2020 was a tumultuous year for the blockchain venture capital (VC) landscape, with considerable uncertainty brought about by the pandemic. In the face of such challenges, the resilience of the sector has been impressive.
While overall funding volumes to the sector may have fallen from 2019 levels, the caliber of investor speaks volumes regarding interest in blockchain and cryptocurrencies.
Institutions and global corporations are increasingly investing in crypto and blockchain projects, a signal from incumbents that they fear being phased out of the market without adopting blockchain technology.
Institutional inflows into the crypto sector
Two of the largest crypto funding rounds in 2020 were led by major multinationals, with Microsoft backing Bakkt in a $300 million Series B round in March, and PayPal supporting Paxos in a $142 million Series C round this December.
2021 has started off with a bang, with Elon Musk announcing Tesla’s $1.5 billion investment in bitcoin (BTC), and BNY Mellon, America’s oldest bank, announcing it will hold, transfer, and issue cryptocurrencies on behalf of its clients. With these institutional strides, it’s no surprise that bitcoin is continually hitting its all time high after trading below $10,000 this time last year.
While institutional inflows into the sector are a net positive in terms of broadening access and adoption of crypto, it is important that these institutions are brought into the crypto economy the right way.
We cannot let institutions override the democratic ethos of crypto that so many have worked so hard to develop, and instead, should work together to bring the decentralized nature of crypto to a bigger target market through institutional on-ramps.
Looking to 2021, a number of particular areas of focus look to be emerging for investors in blockchain. Secure and high-grade custody infrastructure which can seamlessly integrate hot and cold storage is one such area of interest.
Bitcoin and other crypto assets have exploded in interest this year among retail holders, institutional finance and enterprises alike. With firms like MicroStrategy and Square investing hundreds of millions in bitcoin as a treasury reserve asset, secure custody infrastructure will be a base product which all investors in digital assets require whether they are investing $10 or $10 million in crypto assets.
Reaching the general understanding
Projects which have strong environmental, social, and governance criteria are also likely to attract interest from potential investors.
The general movement of new and revamped blockchain protocols towards proof-of-stake like consensus mechanisms, indicates that the sector has reached a general understanding that networks need to be sustainable in the long term — a factor which investors are also paying greater attention to in light particularly of many nations making stronger climate commitments (not strong enough, but it is a start).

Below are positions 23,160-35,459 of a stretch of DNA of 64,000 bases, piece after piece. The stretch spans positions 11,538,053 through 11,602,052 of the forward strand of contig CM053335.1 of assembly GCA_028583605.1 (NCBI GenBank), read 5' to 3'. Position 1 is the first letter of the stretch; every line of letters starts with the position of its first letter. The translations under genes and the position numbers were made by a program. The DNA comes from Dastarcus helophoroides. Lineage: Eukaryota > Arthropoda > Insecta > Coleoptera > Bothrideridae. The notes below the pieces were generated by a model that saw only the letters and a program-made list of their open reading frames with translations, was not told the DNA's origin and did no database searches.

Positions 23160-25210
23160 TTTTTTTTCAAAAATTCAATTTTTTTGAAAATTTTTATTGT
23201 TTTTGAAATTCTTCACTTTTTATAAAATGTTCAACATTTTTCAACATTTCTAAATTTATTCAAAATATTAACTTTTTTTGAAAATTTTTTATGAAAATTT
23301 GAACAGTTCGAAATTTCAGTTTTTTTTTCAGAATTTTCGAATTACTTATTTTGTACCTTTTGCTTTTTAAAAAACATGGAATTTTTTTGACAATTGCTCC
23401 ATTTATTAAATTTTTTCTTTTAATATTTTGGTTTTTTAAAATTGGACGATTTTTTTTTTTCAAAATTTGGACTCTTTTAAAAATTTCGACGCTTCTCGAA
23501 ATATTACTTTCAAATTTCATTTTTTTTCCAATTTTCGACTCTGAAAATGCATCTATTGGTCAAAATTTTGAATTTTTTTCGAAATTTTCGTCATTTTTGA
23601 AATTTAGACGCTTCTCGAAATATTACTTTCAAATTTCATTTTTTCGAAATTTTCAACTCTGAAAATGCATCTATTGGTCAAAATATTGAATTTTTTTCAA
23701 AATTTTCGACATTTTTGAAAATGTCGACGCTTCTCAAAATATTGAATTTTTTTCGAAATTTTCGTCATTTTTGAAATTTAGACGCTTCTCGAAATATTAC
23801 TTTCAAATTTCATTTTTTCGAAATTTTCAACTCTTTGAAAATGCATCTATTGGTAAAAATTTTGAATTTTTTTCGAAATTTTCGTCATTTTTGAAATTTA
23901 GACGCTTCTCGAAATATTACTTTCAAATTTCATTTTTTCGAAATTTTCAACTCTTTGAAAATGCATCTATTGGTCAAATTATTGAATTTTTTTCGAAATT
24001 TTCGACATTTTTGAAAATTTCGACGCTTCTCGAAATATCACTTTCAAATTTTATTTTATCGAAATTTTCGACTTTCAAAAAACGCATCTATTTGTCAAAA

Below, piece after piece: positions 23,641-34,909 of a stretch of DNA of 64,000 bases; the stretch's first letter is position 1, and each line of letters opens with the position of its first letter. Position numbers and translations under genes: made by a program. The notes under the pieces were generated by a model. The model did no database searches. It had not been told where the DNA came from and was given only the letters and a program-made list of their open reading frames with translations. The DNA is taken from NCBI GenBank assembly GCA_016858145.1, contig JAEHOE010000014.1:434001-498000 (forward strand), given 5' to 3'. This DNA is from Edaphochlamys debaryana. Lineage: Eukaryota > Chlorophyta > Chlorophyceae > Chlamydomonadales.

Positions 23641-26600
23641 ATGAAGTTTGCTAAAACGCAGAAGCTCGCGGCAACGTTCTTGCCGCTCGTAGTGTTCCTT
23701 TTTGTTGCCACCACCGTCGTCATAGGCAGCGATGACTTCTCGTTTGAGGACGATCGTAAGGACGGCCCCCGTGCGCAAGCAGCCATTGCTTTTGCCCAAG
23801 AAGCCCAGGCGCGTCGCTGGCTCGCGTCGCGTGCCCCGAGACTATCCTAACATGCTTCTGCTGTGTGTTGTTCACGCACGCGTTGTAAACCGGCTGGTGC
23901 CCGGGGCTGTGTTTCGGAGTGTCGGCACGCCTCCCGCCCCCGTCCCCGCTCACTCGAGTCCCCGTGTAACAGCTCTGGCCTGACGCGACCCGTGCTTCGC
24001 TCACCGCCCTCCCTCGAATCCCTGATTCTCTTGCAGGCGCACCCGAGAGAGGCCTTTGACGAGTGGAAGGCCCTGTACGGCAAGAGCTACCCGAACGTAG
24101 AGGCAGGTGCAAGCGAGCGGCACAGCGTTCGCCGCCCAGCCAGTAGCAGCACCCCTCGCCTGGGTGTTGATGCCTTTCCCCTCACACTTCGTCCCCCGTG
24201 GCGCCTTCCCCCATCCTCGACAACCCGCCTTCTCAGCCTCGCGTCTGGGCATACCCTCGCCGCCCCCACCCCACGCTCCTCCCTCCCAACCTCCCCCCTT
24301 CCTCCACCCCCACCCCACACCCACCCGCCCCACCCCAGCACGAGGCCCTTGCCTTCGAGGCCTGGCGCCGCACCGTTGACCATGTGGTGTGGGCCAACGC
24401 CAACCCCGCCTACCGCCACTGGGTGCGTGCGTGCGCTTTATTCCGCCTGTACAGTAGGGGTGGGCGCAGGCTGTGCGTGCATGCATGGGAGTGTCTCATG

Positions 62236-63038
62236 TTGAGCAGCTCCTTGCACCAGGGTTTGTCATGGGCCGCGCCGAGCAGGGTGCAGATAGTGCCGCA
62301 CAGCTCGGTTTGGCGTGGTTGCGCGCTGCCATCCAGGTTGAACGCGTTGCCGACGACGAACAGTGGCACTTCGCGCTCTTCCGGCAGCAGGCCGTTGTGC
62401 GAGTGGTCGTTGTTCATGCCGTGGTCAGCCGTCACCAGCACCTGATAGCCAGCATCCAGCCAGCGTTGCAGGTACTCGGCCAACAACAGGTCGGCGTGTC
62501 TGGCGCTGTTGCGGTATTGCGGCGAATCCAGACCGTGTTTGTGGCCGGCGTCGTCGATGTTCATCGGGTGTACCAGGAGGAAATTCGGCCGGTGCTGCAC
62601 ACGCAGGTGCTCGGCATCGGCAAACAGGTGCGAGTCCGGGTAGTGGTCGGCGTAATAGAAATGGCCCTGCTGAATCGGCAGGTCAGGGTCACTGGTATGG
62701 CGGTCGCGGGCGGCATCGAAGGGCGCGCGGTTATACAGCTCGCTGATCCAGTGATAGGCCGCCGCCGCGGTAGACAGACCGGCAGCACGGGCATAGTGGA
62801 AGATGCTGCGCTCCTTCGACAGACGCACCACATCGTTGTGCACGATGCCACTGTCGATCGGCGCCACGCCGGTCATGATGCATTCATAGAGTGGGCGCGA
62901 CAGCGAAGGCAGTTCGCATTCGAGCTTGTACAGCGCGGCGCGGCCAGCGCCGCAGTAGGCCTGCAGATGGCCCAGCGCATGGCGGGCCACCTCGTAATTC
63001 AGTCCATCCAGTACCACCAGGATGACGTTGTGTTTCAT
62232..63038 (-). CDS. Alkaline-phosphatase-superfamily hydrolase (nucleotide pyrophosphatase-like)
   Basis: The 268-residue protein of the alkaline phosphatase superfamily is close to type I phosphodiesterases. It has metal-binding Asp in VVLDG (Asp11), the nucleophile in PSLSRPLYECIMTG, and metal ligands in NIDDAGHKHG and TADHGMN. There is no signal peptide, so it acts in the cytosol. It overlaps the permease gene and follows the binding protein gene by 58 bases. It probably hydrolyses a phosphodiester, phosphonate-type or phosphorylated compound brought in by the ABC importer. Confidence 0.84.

Blockchain-based projects which promote socially responsible change are increasingly being viewed as worthwhile ethical investments.
Ridesharing app, Mobi, which facilitates safe and affordable carpooling to reduce vehicle carbon emissions, and Ample, a machine-learning smart meter company aiming to reduce consumer carbon footprint through blockchain technology and behavioral economics, are prime examples of the type of projects which are attracting prime interest from investors.
For VC investment in blockchain to fully realize its potential, a number of challenges will need to be addressed.
Regulation is the cornerstone upon which growth can be scaled. The issue is that despite progress in the right direction — comprehensive proposals like the EU’s Markets in Crypto-assets (MiCA) framework have been announced this year — regulation continues to operate at vastly different stages across different jurisdictions, and in many cases is unclear or changes radically year to year.
Moving slowly on regulation
While it’s no surprise that authorities move slowly on regulation, it is becoming increasingly clear that a number of large players in the global financial system, such as the US, risk being left behind on crypto assets and financial technology if they do not accelerate the pace of their legislating on the sector.
A number of states in Europe and Asia are seizing the initiative to become global leaders in blockchain and crypto assets, with clear, comprehensive regulatory frameworks already in place.
Alternatively, more and more citizens may choose to decide they do not need government regulation telling them how to live every aspect of their lives and naturally migrate away from those regions who insist on exerting too much control when it is not required.
Whatever challenges 2021 may bring, the blockchain sector has more than demonstrated its resilience, and building on the exceptional year that it has had in 2020, it will be exciting to see where the investment landscape leads in 2021.